A weekly wrap up of interesting news about virtual worlds, virtual goods and other social media.
While much of the international system remains mired in the economic doldrums, many global military powers continue to increase defense budgets focused upon the research and development of simulation technologies. As part of our week-long focus on the importance of games to international relations and security, today we consider how Russia,
China and the United States are using virtual simulators to train its armed forces.
Idle Games is launching a next-generation social game today dubbed Idle Worship. The title opens up a new genre on Facebook — the once popular “god game” — and it has an interesting and witty approach to social gameplay. Founded by former ad executive Jeffrey Hyman, San Francisco-based Idle Games is in a “holy war against games that suck or aren’t actually social.”
TrialPay and TubeMogul Introduce Real-Time Bidding for Virtual Currency and Social Video
a leader in transactional advertising, and TubeMogul, a media buying platform for brand advertising, announced a partnership that brings real-time media buying to social video advertising for the first time today.
Illinois legislation to ban employers from asking for social network passwords hits snag
Legislation that would prohibit employers from seeking job applicants’ social network passwords is on hold in the Illinois House. Democratic Rep. La Shawn Ford’s measure would allow job-seekers to file lawsuits if asked for access to sites like Facebook. Bosses could still ask for usernames that would allow them to view public information on the sites.
The exhibit is curated by Chris Melissinos of Past Pixels, a group charged with the preservation of video game history. Over the past year, Melissinos — aided by a board of advisors that includes Double Fine’s Tim Schafer, text adventure veteran Steve Meretzky, and Penny Arcade team Jerry Holkins and Mike Krahulik — designed an exhibit that encourages visitors to make what Melissinos calls “a deeply personal decision” of whether video games are art. The exhibit offers five eras of video games with both playable demos and self-playing videos,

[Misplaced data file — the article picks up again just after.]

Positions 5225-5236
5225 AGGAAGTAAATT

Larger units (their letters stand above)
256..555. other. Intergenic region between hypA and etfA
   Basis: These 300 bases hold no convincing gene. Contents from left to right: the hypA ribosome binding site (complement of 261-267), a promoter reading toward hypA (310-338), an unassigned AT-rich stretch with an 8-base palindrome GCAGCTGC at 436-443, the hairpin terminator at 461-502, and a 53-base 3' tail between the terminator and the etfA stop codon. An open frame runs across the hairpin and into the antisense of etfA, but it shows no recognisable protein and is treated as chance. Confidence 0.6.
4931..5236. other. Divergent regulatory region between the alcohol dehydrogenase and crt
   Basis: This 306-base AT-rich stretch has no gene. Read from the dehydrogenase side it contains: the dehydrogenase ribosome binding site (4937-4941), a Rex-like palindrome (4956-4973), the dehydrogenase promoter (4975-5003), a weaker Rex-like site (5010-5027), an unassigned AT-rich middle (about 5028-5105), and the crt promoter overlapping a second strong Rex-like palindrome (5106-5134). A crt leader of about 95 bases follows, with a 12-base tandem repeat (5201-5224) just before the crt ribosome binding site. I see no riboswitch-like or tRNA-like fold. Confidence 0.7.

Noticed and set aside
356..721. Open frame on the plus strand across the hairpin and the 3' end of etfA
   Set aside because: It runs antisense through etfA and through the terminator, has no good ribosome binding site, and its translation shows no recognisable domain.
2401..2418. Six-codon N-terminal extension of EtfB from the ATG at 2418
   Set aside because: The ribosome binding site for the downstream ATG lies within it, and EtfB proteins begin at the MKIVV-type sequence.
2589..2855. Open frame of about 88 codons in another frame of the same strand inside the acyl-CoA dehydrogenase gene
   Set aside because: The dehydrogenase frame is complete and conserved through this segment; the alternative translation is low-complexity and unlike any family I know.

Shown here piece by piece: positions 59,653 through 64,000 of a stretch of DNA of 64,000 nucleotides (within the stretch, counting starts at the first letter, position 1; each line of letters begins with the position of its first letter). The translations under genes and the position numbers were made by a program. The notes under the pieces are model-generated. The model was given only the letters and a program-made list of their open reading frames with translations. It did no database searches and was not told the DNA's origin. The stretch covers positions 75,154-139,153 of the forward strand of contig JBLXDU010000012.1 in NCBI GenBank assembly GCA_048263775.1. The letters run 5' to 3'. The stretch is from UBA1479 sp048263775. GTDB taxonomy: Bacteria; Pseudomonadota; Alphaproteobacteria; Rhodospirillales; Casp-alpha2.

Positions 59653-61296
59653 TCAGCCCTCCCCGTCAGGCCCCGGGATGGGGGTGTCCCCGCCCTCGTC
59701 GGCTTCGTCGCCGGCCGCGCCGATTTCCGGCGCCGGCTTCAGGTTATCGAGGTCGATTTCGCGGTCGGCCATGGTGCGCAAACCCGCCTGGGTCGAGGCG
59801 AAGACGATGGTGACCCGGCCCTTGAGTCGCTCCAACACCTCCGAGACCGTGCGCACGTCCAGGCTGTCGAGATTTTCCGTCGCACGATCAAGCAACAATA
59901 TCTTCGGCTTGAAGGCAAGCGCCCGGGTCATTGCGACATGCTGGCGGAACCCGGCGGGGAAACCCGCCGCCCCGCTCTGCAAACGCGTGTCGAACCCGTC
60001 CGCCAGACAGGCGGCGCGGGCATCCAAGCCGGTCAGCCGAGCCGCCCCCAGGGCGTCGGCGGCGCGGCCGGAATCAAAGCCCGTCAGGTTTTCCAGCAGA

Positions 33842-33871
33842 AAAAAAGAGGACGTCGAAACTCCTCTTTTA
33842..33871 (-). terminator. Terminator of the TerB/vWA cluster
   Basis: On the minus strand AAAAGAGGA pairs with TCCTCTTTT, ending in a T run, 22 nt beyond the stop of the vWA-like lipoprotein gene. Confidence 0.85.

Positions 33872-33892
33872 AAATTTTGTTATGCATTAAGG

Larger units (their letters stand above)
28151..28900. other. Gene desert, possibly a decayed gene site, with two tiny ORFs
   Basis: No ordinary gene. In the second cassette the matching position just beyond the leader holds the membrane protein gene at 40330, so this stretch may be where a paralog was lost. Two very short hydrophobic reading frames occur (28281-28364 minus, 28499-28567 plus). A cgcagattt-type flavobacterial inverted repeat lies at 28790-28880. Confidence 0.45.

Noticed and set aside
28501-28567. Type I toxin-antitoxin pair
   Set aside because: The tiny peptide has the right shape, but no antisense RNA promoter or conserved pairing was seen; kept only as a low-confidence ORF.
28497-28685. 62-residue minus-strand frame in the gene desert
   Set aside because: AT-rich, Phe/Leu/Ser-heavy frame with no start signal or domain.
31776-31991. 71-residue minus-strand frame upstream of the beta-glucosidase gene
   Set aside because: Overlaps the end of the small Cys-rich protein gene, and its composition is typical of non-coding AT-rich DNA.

showcasing everything from the Atari 2600 to the PlayStation 3, from the traditional platforming of Super Mario Bros. to the more experimental play of Flower.
Technical advances in the field of virtual reality, also known as virtual worlds (VWs), are making it possible for the U.S Navy to tap into the collective expertise of its best submariners to design and build the next generation of attack submarines. At the Naval Undersea Warfare Center (NUWC) in Newport, Rhode Island, designers are able to create collaborative environments for submarine development using a fully immersive virtual reality application similar to the popular Second Life environment, which enables them to interact with one another both audibly and visually. Numerous participants at remote sites worldwide are linked to one another through the Defense Department’s secure computer network.